In order to further determine the apoptotic effect of GGMPN in HepG2 cells, the AO/EB staining assay was used. Apoptotic nuclei were identified by their characteristic features such as chromosomal condensation, with distinct margination and fragmentation under fluorescence microscopy. In the present study, we also found that the apoptotic nuclei of HepG2 cells (Figure 4A (d,h,l), later apoptosis nuclei) treated with GGMPN for 48 h could be clearly identified by their distinctively marginated and fragmented appearance compared with early stage of apoptosis in cells treated for 24 h (Figure 4A (b,f,j), early apoptosis nuclei) and normal dead cells (Figure 4A (c,g,k)). For the control cells without treatment, cell nuclei were normal, as shown in Figure 4A (a,e,i).
Figure 4

Apoptotic assay of HepG2 cells induced by GGMPN. A: HepG2 cells were treated with 10 mg/L GGMPN, and their apoptotic level was detected by AO/EB staining; (a, e, i) image of normal cells, (b, f, j) image of early apoptotic cells, (c, g, k) normal dead cells, (d, h, l) image of late apoptotic cells (Scale bar =10 μm). B: Flow cytometric measurement of cellular apoptosis of resistant HepG2 cells treated with various reagents; a) untreated control, b) transfected cells with miR-122 (1 mg/L, same concentration as loaded on GGMPN), c) treatment of cells with 10 mg/L GGMPN for 36 h, d) quantitative analysis of apoptotic cells after various treatments shown in a), b) and c), *P < 0.05, compared with the control treatment. C: DNA fragmentation in resistant HepG2 cells after different treatments; 1) untreated cells, 2) transfected cells with miR-122 (1 mg/L, same concentration as loaded on GGMPN), 3) treatment of cells with 10 mg/L GGMPN, 4) DNA marker. D: Western blot analysis of activated Caspase levels after various treatments; 1) without treatment cells, 2) cells transfected with miR-122, 3) cells treated with GGMPN.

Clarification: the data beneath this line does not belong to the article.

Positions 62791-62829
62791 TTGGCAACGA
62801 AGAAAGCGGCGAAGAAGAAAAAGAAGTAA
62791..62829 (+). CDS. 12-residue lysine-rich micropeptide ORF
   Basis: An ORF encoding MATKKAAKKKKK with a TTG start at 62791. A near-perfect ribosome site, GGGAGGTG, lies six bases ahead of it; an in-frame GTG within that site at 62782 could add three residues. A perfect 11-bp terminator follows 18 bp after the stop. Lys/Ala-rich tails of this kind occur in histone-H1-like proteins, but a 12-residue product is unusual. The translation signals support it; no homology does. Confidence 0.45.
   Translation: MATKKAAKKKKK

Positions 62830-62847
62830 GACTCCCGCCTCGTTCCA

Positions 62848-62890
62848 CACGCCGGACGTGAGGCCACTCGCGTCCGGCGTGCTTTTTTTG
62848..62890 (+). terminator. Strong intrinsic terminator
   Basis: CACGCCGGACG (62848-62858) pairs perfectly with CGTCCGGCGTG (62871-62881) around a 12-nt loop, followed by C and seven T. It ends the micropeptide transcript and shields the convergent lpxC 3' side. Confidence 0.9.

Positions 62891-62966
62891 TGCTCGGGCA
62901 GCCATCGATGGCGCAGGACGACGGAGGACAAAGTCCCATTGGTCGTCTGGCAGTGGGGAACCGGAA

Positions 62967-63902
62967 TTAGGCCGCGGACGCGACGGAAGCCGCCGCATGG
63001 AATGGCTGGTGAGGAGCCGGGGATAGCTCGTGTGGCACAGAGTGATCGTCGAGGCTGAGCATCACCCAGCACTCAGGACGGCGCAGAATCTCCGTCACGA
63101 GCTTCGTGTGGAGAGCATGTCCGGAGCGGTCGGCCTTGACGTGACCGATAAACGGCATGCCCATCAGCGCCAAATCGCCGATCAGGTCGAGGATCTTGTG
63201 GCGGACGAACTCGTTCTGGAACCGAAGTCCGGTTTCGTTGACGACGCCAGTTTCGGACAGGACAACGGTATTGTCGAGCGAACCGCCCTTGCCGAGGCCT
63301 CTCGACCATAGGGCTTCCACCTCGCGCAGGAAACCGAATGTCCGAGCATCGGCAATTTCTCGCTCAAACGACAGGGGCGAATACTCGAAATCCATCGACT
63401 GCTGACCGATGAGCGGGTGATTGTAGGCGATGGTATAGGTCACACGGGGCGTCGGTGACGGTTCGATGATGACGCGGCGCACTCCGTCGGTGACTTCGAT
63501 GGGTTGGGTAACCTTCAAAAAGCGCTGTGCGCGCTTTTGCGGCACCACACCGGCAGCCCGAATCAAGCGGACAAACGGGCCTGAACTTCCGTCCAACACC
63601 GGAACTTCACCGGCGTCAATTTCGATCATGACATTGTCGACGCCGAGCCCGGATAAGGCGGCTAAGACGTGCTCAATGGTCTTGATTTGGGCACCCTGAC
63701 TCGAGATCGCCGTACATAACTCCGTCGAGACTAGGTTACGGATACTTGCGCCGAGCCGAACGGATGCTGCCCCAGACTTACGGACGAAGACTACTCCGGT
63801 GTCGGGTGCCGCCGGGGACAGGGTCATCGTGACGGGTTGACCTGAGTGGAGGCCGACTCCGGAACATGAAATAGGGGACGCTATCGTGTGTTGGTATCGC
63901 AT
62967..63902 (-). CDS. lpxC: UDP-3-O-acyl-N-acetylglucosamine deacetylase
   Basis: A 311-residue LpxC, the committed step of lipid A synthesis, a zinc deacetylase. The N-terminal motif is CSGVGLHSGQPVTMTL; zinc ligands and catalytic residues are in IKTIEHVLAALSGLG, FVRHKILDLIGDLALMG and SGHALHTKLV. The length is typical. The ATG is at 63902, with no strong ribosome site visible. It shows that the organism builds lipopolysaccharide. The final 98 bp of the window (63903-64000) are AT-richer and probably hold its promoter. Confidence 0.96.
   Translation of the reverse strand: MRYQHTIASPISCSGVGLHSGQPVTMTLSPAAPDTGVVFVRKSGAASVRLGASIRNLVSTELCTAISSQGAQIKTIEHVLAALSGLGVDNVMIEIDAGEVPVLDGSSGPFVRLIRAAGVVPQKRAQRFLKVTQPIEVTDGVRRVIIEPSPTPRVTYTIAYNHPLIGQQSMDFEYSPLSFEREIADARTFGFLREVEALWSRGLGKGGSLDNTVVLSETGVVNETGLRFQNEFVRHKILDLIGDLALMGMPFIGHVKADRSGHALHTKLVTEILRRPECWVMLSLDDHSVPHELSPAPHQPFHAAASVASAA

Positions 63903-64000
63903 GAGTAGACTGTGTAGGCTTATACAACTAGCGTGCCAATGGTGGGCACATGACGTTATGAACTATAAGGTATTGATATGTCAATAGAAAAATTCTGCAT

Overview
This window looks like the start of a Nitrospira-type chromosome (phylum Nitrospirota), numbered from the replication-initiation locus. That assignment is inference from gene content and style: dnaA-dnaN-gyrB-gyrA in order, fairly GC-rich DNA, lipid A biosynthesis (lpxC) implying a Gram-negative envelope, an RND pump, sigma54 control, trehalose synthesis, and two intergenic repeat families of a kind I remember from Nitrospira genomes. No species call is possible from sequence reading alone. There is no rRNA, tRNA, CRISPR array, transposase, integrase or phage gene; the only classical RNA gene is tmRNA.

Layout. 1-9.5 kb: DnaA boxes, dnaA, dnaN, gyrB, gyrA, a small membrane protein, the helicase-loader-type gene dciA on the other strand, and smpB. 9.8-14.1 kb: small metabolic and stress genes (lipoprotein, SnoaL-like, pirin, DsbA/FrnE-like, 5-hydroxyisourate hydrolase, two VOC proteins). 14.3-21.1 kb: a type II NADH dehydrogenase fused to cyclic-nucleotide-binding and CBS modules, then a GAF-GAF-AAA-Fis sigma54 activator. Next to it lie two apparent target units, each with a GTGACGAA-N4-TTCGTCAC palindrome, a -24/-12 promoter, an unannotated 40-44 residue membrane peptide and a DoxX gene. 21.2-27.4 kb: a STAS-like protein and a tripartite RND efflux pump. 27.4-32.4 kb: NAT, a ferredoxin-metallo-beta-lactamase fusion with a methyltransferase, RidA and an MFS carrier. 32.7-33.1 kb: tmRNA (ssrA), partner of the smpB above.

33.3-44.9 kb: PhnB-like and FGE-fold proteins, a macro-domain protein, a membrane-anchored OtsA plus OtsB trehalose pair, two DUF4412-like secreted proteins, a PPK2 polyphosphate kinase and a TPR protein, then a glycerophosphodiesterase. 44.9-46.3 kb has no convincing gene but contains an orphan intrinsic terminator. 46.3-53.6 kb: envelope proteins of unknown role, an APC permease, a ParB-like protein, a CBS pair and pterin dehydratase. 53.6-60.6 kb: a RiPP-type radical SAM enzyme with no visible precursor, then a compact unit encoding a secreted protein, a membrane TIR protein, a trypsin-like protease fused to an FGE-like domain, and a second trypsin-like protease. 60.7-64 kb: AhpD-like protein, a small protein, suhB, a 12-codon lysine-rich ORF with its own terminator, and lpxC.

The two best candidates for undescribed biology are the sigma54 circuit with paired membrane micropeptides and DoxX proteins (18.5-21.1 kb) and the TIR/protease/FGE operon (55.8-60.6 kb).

It was shown using Annexin-V-FITC apoptosis detection that GGMPN induced a much higher apoptosis rate in resistant HepG2 cells (Figure 4B, c) than that of cells transfected with miR-122 (Figure 4B, b) or the untreated control (Figure 4B, a). Meanwhile, we also found that the percentage of apoptotic cells was 60.1%, 47.8%, and 5% for those treated with GGMPN, miR-122 and no treatment, respectively (Figure 4B, d). Furthermore, we further confirmed the apoptosis of cells induced by GGMPN treatment using a DNA fragmentation assay. When HepG2 cells were treated with GGMPN, the intensity of fragmented chromosomal DNA bands (Figure 4C, lane 3) was much higher than that observed from cells treated with miR-122 (Figure 4C, lane 2) or the untreated control (Figure 4C, lane 1).